Absolute poverty, as a definition, is based on what human beings require as a minimum, to survive. This definition uses the arbitrary concept of "absolute poverty" to suggest that there are certain absolute standards that can be identified; the most frequently used absolute measurement is income. Personal or family income falling below a certain limit indicated as essential to maintain an appropriate standard of living can be taken to define poverty. Other forms of absolute measurements for poverty revolve around concepts of basic needs and evaluate whether the households and/or individuals are covering those needs or not.

The other definition is relational in nature –relative poverty– and is based on the position of a person or family in relation to others in the community or to a standard considered necessary for living in society. Thus the positions of different individuals and groups are considered in relation to others in a specific universe. This type of measurement has the advantage of taking into consideration the importance of the relative lack, i.e., of the conditions that are not at the prevailing levels of consumption in the country in question. Under this perspective, it is clear that persons who can be classified as poor in some countries or regions may have higher income or greater comforts that some groups not considered poor in other less developed countries.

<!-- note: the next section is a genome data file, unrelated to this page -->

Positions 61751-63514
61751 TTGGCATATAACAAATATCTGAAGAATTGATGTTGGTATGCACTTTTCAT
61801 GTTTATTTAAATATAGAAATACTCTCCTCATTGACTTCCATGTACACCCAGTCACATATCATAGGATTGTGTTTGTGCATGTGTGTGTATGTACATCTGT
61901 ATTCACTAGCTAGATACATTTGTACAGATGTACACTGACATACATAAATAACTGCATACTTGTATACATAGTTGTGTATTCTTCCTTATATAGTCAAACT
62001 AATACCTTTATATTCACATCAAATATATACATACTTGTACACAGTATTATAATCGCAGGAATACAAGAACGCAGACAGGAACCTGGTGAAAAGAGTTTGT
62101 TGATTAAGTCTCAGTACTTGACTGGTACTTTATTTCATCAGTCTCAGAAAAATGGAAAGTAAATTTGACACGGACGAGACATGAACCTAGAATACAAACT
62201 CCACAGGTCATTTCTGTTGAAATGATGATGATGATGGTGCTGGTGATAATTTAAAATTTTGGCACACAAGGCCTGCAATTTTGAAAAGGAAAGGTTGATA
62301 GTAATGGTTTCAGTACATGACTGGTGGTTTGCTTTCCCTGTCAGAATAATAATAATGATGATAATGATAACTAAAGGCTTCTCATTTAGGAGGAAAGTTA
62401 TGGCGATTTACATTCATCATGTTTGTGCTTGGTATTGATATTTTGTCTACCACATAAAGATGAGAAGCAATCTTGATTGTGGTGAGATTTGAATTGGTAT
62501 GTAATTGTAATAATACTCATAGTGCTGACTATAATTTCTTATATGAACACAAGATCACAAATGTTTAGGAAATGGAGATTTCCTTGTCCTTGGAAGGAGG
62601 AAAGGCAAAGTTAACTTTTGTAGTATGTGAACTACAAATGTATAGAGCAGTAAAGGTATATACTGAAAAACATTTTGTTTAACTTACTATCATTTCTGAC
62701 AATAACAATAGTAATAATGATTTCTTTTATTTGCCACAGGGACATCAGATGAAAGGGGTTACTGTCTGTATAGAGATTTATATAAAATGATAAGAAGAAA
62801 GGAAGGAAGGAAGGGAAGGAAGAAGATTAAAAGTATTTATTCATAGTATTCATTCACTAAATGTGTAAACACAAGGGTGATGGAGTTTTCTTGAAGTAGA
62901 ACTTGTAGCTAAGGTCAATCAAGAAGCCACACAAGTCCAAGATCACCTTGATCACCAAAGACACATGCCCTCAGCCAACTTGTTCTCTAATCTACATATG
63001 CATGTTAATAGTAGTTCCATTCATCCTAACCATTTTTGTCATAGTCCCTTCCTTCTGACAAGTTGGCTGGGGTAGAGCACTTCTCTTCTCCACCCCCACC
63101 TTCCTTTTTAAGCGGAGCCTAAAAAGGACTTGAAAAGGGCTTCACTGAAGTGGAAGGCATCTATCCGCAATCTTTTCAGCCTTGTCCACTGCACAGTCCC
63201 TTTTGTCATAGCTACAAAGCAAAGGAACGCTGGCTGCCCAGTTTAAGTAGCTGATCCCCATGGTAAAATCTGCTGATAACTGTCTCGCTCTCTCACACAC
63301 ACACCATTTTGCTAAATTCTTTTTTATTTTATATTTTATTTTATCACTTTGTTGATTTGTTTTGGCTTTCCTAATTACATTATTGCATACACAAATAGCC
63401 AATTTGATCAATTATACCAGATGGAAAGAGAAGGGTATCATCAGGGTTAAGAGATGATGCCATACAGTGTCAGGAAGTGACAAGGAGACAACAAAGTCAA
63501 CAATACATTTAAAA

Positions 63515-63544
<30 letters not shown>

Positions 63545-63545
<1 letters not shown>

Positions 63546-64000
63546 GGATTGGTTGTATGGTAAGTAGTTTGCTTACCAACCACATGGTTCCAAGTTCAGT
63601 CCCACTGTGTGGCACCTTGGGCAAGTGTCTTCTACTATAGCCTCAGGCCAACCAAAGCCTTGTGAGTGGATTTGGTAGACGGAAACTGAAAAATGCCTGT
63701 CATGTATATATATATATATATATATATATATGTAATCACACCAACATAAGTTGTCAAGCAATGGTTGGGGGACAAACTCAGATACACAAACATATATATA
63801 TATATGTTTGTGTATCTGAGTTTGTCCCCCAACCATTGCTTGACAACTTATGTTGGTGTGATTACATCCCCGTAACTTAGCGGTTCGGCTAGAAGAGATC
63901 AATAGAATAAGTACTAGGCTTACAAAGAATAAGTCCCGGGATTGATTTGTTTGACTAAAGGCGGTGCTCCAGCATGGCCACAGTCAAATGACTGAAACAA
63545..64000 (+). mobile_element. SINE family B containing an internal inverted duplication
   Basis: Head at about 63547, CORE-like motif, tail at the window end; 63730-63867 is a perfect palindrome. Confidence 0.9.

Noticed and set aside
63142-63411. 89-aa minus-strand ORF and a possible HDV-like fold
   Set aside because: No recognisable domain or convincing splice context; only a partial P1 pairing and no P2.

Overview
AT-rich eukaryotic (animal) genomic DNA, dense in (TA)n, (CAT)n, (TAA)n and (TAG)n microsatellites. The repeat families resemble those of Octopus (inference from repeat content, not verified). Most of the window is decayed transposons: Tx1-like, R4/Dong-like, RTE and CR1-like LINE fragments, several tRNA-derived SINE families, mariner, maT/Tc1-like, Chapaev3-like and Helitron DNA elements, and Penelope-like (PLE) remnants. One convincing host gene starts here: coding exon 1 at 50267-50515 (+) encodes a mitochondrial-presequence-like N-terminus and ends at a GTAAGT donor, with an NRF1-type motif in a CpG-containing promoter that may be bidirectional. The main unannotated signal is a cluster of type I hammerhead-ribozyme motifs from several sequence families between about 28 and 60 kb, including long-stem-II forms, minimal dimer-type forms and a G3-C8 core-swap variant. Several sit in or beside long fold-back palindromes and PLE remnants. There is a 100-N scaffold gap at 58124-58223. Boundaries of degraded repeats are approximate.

The following quotations reflect some of the different perspectives on the issue and make it possible to identify some relevant authors.

Rowntree: A family is poor if its total income is insufficient to cover the minimum needs to sustain mere physical effectiveness.

Orshansky: Poverty, like beauty, is in the eye of the beholder.

Townsend: Any rigorous conceptualization of the social determination of necessities refutes the idea of absolute necessities and applies a complete relativity in time and space. The necessities of life are not fixed. They are continually being adapted and increased with changes in society and its products.

Atkinson: It is wrong to suggest that poverty can be considered in terms of an absolute standard that can be applied to all countries at all times, independent of the social structure and the level of development. (...) A threshold of poverty cannot be defined in a vacuum, but only in relation to a particular society on a particular date. Poverty must not be considered in absolute terms, but instead in relative terms.